And what NastyGal has ultimately become is more than just clothing. We give girls a place to be themselves. And #GIRLBOSS, as a book, gives girls permission to to be who they want to be, and to try new things, and to have an opinion, and to have an unpopular opinion and to do things differently. I think it’s important that everyone understands that there’s no real prescription to having an awesome life.

What would you be doing if you didn’t do this?

I really wanted to be a photographer. I wanted to go to art school, but I ended up with an education beyond my wildest dreams. I think I would probably try to be a photographer again [if I wasn't running NastyGal]. But at this point, I really don’t see a life for myself outside of NastyGal, for a very, very long time -- and maybe never.

Do you have a mentor?

I think I’ve had various mentors. Theres not been a single person that I could attribute NastyGal’s success to, because it was as much learning from the people around me as it was disagreeing with them. The book talks about being your own idol, and it’s probably hard for a lot of people to grasp considering we live in this world where we worship celebrities. But I think if we compete with ourselves, we do our best.

Ultimately, my mentors are my team. They are my president, my CTO, my creative director, our head of marketing and our head of design. They all have more experience than I do at everything that they’re doing, and they mentor me every day. I’d say the world is my mentor -- but for the most part it’s been the awesome team that I’ve been so lucky to surround myself with.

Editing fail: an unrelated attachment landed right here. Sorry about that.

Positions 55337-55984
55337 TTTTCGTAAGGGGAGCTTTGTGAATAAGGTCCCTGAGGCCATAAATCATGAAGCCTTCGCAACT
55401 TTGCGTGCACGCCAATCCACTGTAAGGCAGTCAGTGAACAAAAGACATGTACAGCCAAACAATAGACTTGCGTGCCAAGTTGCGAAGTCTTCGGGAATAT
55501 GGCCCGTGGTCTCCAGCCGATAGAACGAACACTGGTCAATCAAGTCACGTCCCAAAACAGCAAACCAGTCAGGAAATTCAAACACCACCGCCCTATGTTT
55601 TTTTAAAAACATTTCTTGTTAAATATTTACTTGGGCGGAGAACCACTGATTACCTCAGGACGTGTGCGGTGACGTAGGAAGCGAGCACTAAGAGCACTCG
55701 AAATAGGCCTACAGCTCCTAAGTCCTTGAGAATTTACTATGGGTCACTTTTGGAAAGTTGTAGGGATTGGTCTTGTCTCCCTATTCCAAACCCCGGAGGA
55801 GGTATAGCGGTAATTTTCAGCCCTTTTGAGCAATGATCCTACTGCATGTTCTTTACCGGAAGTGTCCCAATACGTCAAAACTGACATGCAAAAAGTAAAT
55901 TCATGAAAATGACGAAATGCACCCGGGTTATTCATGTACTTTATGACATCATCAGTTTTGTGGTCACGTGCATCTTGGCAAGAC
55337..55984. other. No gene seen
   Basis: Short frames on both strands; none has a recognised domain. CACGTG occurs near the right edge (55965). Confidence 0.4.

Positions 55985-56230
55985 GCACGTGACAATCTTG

Do you mentor other young women, or people interested in what you do?

I haven’t formally. I’ve had lunches with various people who are starting businesses or trying to start businesses, who want advice or I’ll try to introduce them to someone who might have helped me along the way. My schedule is crazy, so it’s really hard for me to do, and my first loyalty is to NastyGal. Ultimately I don’t have the time to give everyone that already works for me the time that I would like to. But we are launching the #GIRLBOSS foundation which, later on, will have a mentorship component to it. It’s a nonprofit that will support creative entrepreneurs -- women -- in furthering their interests and their dreams.

What advice would you give yourself at the start of your career, before NastyGal became so huge?